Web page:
I used to moon over my parents’ moudlings, especially the chair rail in their dining room, which is really wide and substantial and gorgeous. I was sort of sighing to my mom one day about how I couldn’t find anything so beautiful in the stores near my house, when she revealed that the chair rail of my dreams was not just a chair rail purchased off the shelf and nailed to the wall, it was several pieces of moulding stacked together to get that really grand look.
This conversation happened years ago and I finally gave it a shot myself during the powder room makeover.
There are endless possibilities for building compound chair rails, and most home improvement stores will even have some boards with ideas for compound mouldings. I played around with different pieces in the moulding aisle for a little while before deciding on this combination.
Here’s how you can get the look with simple mouldings from any home improvement store.
I like to paint the wall and the moudling pieces before I get started. You can absolutely paint everything afterwards, I’ve just found it easier to paint first and then just touch up scuffs and marks after everything is installed.
To begin, you will want to draw a level line across the entire room where the chair rail will be.
Once that is finished, choose a wall to start on and measure the distance from one corner to the next. Be as accurate as possible to ensure your moulding will fit snugly. I usually cut an eighth of an inch or so longer than my measurements – I’ve learned the hard way that you can always shave a little more off but you can’t make a too-short piece longer :)
Use a miter saw to cut one end of your top piece of moulding at a 45º angle, making sure you cut from the front to the back, so the angle is oriented the correct way.
You now need to cut the piece to be exactly the length of the wall you measured. To do this, measure from the back of your moulding (the longest point) and mark the opposite end. Then cut another 45º angle so the long end of this side hits right at your marked measurement. Remember to err on the side of too long if you’re still learning your way around accurate cuts.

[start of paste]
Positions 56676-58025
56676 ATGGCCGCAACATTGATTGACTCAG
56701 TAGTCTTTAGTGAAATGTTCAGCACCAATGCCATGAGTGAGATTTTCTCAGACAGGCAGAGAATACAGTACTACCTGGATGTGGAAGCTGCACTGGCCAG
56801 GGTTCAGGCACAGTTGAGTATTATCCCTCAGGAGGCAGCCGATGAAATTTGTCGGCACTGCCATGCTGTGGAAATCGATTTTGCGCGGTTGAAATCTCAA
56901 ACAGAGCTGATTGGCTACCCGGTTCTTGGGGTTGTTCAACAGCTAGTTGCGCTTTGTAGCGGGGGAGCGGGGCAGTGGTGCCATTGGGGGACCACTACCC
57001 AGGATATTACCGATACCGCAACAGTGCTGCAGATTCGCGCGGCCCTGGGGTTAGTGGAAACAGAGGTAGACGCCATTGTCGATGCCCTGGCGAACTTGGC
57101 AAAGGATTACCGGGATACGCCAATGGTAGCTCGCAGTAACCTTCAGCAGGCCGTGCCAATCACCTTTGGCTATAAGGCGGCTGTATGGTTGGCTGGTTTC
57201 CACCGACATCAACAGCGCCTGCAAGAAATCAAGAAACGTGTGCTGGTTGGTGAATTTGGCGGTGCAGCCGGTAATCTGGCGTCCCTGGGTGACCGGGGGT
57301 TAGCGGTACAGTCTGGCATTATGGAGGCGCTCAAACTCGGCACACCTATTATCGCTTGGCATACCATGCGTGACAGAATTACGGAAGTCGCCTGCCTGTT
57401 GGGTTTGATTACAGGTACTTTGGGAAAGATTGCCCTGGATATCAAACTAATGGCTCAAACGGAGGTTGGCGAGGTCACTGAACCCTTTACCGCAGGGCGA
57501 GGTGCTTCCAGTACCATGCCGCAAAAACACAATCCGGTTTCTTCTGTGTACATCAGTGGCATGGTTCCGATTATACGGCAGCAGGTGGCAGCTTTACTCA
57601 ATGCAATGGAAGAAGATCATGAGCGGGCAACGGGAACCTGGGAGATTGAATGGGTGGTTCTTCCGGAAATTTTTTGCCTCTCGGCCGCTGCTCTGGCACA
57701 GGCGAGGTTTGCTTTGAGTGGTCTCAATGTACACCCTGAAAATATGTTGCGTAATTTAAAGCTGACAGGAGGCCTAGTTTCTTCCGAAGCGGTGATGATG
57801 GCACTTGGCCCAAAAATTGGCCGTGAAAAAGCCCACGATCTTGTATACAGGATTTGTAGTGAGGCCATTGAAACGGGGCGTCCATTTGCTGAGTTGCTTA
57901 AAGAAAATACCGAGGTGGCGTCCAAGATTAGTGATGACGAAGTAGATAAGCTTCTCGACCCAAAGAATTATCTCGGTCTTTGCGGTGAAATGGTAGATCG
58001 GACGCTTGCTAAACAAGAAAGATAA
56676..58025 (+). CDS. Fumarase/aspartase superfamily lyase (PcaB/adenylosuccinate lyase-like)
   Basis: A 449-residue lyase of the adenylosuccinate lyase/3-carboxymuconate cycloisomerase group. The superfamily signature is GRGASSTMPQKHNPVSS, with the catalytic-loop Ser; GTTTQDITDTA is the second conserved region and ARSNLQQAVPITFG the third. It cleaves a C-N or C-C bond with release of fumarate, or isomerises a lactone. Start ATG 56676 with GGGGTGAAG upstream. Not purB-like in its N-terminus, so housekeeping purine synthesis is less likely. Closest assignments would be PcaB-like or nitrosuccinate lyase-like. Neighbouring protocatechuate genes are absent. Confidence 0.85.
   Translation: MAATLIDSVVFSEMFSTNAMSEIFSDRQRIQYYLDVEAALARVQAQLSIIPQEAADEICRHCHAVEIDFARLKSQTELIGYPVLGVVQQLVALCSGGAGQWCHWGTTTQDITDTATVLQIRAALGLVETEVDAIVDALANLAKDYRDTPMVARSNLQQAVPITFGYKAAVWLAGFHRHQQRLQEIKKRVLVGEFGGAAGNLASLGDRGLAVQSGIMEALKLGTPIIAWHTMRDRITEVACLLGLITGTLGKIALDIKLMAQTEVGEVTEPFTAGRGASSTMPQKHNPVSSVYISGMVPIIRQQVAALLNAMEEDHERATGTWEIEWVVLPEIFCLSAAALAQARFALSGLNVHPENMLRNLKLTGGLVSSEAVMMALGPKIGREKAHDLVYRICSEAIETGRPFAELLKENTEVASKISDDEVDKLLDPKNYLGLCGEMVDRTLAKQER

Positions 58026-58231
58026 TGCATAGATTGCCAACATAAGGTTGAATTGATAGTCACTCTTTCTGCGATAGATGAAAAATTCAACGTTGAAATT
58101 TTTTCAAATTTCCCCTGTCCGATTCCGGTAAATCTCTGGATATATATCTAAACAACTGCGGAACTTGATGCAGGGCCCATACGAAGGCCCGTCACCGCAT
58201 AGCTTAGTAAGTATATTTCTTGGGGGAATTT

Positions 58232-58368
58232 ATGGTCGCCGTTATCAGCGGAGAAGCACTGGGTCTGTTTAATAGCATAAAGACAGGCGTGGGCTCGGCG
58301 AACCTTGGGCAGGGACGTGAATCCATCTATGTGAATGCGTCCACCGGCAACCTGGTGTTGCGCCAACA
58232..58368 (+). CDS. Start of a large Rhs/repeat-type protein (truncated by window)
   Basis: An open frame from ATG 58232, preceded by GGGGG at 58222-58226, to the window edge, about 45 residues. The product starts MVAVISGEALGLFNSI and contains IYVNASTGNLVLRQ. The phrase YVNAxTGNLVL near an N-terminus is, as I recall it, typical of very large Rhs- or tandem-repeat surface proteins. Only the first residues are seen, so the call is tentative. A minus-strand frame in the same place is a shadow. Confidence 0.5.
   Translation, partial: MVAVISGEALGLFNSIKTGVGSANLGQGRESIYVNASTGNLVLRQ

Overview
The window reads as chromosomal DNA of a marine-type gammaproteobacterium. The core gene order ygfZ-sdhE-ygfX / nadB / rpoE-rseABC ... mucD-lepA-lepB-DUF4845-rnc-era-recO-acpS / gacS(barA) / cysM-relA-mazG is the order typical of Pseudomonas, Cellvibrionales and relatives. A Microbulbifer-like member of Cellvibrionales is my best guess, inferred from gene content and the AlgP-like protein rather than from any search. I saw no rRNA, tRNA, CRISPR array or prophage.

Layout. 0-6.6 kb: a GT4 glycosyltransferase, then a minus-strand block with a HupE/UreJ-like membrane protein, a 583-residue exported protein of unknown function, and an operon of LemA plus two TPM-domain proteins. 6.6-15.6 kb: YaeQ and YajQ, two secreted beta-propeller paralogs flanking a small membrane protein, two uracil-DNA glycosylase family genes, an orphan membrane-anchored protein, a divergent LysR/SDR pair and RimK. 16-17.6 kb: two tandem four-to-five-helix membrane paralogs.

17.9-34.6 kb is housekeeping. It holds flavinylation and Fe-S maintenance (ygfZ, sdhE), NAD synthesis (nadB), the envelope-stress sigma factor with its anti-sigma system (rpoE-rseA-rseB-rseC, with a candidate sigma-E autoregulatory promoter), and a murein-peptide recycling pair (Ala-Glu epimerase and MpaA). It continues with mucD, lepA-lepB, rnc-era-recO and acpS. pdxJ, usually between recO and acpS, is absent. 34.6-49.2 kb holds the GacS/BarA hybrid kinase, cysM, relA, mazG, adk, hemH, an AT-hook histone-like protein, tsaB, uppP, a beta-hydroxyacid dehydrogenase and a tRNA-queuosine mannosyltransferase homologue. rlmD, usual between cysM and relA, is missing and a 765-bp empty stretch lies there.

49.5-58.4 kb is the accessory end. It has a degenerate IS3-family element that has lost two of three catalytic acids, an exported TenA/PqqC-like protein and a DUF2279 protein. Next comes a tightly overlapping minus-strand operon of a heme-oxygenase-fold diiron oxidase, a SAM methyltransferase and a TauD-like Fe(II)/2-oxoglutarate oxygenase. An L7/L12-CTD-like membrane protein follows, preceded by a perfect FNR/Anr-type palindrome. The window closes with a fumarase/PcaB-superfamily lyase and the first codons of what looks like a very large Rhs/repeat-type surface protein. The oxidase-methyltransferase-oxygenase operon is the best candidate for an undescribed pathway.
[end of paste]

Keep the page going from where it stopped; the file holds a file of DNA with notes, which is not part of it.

Nail the cut piece up on the wall using a nailgun and finishing or brad nails, or a hammer and small finishing nails, making sure it sits right along your marked level line.
The piece of moulding I used for the top is actually oriented upside down from the way it usually goes, because of how it functions within the compound design. Remember when you’re planning that you can flip moulding any way you want it to go!
Next, you’ll attach the piece of moulding that will go underneath the top piece. I chose a simple chair rail for this piece, and measured, cut, and attached exactly as I did for the piece above.
Repeat this process until you have finished all the walls in your room.
The final piece in my compound design was a thin rounded moulding to cover up the striped detail on the chair rail and to add another layer of depth. For this, I also measured, cut, and attached as described above.
When all the moulding pieces were in place, I filled any nail holes with lightweight spackle and looked for gaps that needed some caulk, like in the corners and the space between the top and bottom pieces of moulding.
Do any touch up painting needed to finish everything up.
Wimpy chair rails no longer! The custom look you get from a compound chair rail like this really adds an extra bit of polish to a room and will make it look like you hired a master carpenter to do your finish work :)
Details on the wallpaper can be found HERE.